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1.
BMJ Open ; 12(1): e055490, 2022 01 07.
Article in English | MEDLINE | ID: covidwho-1613008

ABSTRACT

PURPOSE: Obesity prevention is increasingly focused on early childhood, but toddlers have not been well-studied, and children born preterm are frequently excluded. The Play & Grow Cohort was established to investigate child growth in relation to parent-child interactions in mealtime and non-mealtime settings. PARTICIPANTS: Between December 2017 and May 2019, 300 toddlers and primary caregivers were recruited from records of a large paediatric care provider in Columbus, Ohio, USA. This report describes recruitment of the cohort and outlines the data collection protocols for two toddler and two preschool-age visits. The first study visit coincided with enrolment and occurred when children (57% boys) were a mean (SD) calendar age of 18.2 (0.7) months. FINDINGS TO DATE: Children in the cohort are diverse relative to gestational age at birth (16%, 28-31 completed weeks' gestation; 21%, 32-36 weeks' gestation; 63%, ≥37 weeks' gestation) and race/ethnicity (8%, Hispanic; 35%, non-Hispanic black; 46%, non-Hispanic white). Caregivers enrolled in the cohort are primarily the child's biological mother (93%) and are diverse in age (range 18-54 years), education (23%, high school or less; 20% graduate degree) and annual household income (27%,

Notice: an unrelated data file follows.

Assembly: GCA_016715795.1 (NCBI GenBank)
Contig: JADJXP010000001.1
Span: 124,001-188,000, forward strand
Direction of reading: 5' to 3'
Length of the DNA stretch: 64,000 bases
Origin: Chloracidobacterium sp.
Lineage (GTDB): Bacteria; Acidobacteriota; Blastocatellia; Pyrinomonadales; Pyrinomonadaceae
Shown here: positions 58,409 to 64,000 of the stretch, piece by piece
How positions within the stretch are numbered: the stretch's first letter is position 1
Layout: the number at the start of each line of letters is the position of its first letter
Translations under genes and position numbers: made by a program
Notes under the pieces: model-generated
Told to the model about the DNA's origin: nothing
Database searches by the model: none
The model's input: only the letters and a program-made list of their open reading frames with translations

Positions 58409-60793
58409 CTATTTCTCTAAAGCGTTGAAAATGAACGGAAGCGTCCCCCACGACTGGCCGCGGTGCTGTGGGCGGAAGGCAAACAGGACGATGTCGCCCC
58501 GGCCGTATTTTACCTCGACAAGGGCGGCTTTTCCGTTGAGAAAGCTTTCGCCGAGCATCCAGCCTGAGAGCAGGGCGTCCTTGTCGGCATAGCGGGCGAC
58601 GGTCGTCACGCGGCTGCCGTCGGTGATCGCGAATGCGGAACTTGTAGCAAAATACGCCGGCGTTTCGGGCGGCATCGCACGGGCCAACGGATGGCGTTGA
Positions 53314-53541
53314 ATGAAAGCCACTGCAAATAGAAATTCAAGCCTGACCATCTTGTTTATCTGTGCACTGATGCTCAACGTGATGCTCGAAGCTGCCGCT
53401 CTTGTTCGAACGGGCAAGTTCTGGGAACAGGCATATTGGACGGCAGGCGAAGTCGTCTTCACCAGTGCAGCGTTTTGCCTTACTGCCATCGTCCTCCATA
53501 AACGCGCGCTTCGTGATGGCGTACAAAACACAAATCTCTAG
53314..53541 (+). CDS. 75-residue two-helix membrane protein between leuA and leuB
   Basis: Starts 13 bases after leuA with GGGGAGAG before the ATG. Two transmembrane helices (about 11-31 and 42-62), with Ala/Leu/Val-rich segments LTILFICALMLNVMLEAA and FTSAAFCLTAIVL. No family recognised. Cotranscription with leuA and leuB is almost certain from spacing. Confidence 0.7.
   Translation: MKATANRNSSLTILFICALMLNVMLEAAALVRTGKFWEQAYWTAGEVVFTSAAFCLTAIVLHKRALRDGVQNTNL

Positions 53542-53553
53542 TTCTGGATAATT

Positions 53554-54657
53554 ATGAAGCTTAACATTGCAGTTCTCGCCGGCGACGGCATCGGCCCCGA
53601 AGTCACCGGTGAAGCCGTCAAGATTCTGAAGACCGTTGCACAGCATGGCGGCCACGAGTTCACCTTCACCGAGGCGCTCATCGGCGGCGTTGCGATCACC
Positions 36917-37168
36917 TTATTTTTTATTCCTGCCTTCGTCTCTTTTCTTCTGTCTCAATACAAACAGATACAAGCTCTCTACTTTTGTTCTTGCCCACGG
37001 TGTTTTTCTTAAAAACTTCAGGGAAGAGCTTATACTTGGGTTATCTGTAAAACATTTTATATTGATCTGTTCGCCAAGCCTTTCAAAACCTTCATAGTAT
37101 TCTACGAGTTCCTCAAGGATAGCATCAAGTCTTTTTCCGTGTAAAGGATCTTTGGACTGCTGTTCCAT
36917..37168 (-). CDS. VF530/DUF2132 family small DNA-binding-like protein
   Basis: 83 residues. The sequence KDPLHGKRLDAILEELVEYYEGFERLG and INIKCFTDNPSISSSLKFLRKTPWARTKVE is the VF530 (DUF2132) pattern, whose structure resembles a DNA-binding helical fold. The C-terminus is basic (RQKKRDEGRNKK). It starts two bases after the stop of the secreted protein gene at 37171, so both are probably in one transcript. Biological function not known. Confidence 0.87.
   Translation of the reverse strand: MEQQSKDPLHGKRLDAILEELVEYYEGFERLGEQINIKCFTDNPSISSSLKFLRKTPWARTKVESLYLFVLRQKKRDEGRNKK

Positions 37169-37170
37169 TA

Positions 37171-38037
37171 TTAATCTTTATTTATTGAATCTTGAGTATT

Subject(s)
COVID-19 , Adolescent , Adult , Child , Child, Preschool , Cohort Studies , Female , Humans , Infant , Infant, Newborn , Male , Middle Aged , Obesity , Ohio , SARS-CoV-2 , Young Adult
2.
BMC Cardiovasc Disord ; 21(1): 626, 2021 12 31.
Article in English | MEDLINE | ID: covidwho-1592243

ABSTRACT